At a distance of five miles away from their destination, ROSS could travel no further. He was left at the spot; PERCIVAL placing his own greatcoat over ROSS to help protect him from the cold. PERCIVAL hurried to Third Siding and made a report immediately causing a rescue party to go out on foot accompanied by a hand cart on the rail line.

Photograph of Northwest Mounted Police (NMWP) members wearing the uniform similar to what was worn by Constable William Ross (Source of photo - RCMP Historical Collections Unit - "Depot" Division)

Photograph of Northwest Mounted Police (NMWP) members wearing the uniform similar to what was worn by Constable William Ross (Source of photo – RCMP Historical Collections Unit – “Depot” Division)

The rescue party located ROSS however, he was now uncovered and had blood coming from his mouth and nose. ROSS was taken to Third Siding but that detachment had no doctor. A doctor was sent for and arrived later during the day of 1 January 1895. ROSS apparently never spoke from the time of his recovery until his death. The reports of that era state that ROSS had received “frozen feet” about two days earlier after getting wet during a patrol and seizure of liquor.

ROSS was described as “always attentive to his duties, of sober habits and a very hardy man.”

North-West Mounted Police Service records end with the cause of death listed as being frozen to death.

BC Law Enforcement Memorial Foundation Guidelines

All applications for officer’s names to be added to the BC Law Enforcement Memorial must:

Be received by the Foundation by June 1st yearly. This is to ensure adequate time for inscription.

Be accompanied by substantiating documentation wherever possible but when the
application is Historical (more than one year old) news accounts, coroner’s reports etc are recommended.

Applications must be approved by the Chief Constable/OIC of the respective agency although the researcher should be listed as agency contact.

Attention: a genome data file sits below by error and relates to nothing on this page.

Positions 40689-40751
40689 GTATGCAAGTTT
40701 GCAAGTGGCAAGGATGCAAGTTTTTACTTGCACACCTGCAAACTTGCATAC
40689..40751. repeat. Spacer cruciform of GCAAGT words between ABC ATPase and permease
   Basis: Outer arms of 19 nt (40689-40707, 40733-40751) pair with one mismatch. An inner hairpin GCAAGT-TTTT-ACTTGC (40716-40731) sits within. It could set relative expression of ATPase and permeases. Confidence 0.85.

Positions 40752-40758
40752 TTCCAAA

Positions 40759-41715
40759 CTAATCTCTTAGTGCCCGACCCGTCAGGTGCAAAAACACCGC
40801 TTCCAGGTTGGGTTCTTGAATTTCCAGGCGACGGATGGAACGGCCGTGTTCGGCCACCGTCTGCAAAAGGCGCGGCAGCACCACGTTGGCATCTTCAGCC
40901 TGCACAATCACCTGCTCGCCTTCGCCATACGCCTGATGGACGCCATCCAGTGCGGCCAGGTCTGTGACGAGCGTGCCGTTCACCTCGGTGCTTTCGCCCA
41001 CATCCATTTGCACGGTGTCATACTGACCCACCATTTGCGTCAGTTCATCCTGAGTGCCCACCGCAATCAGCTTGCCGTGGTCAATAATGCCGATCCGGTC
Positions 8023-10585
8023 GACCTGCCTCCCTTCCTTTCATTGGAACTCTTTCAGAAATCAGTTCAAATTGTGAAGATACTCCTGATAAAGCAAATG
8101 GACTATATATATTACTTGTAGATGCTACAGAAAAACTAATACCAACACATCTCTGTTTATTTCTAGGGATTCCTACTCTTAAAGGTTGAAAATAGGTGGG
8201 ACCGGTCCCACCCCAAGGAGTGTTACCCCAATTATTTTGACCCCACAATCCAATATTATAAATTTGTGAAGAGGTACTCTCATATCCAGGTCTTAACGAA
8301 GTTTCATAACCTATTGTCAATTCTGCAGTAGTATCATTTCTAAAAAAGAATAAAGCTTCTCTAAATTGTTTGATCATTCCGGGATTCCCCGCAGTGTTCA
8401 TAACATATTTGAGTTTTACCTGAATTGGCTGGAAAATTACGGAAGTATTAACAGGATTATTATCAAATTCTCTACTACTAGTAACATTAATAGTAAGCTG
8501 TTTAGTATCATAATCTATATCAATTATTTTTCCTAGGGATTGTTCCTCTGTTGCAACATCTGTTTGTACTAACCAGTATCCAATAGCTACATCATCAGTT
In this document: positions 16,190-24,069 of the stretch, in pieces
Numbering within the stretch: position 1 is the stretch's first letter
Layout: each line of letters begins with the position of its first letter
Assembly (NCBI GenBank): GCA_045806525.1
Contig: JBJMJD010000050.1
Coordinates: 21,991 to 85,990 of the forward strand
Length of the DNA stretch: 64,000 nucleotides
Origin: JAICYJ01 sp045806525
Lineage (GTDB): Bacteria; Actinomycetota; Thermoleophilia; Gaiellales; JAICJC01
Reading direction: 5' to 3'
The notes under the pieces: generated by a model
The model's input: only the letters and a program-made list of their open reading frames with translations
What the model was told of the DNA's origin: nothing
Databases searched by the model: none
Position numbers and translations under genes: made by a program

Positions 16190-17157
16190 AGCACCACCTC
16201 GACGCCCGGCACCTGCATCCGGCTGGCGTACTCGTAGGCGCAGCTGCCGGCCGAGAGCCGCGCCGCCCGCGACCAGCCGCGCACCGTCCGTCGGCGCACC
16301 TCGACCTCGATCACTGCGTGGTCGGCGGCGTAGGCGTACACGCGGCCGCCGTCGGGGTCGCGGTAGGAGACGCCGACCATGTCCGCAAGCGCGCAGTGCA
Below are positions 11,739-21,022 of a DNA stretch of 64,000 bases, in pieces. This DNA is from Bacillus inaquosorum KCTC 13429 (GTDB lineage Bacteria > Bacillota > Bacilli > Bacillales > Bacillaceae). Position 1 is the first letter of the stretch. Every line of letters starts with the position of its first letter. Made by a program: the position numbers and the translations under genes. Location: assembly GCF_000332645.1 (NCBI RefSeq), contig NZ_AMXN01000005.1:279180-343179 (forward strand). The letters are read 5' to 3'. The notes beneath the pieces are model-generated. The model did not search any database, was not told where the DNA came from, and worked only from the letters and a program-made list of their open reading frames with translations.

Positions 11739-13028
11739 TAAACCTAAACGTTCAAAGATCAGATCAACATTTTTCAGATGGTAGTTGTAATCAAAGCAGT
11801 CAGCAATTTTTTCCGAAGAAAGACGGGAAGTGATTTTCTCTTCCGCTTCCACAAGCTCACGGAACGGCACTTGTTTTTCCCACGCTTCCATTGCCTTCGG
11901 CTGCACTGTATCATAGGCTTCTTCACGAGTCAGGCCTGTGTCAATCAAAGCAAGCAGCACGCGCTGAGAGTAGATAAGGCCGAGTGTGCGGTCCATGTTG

All applications must follow the general guidelines as below:

1. The deceased must have been a sworn police or peace officer in British Columbia “on Law Enforcement Duties” and died as a result of an external influence.

2. The deceased must have been on duty at the time of death, or if off duty, acting in the capacity of a police or peace officer or the circumstances leading to the death must have been brought about because of the officer’s official status.

3. The deceased officer must have acted in good faith in doing everything that could have been reasonably expected.

4. Notwithstanding the above, any set of circumstances which led to the death of an officer, maybe considered.

5. The application must be approved by the organization or agency concerned and be submitted to “The BC Law Enforcement Memorial Foundation”.

Canadian Police & Peace Officers’ Memorial Guidelines:

1. The deceased must have been a sworn paid, full time peace officer in Canada serving as a regular member or employee of a federal, provincial, municipal law enforcement agency or service and died as a result of an external influence. (For greater clarity, this criteria does not include private agencies, auxiliary personnel or other volunteers)

2. The deceased must have been on duty at the time of death, or if off duty, acting in the capacity of a police or peace officer or the circumstances leading to the death must have been brought about because of the officer’s official status.

3. The deceased officer must have acted in good faith in doing everything that could have been reasonably expected.

4. Notwithstanding the above, any set of circumstances which led to the death of an officer, maybe considered.

5. The application must be approved by the organization concerned and submitted to “The Memorial”.

6. All sections are mandatory information. The submission will not be accepted unless all sections are completed.

CONCLUSION

According to the guidelines of the BC and Canadian Law Enforcement Memorials, Constable
Ross’s death fulfills all of the requirements for his name to be added. The entry will be:

Constable William Ross – 1895 – North-West Mounted Police

Closing block for Jonathan Sheldan - Victoria PD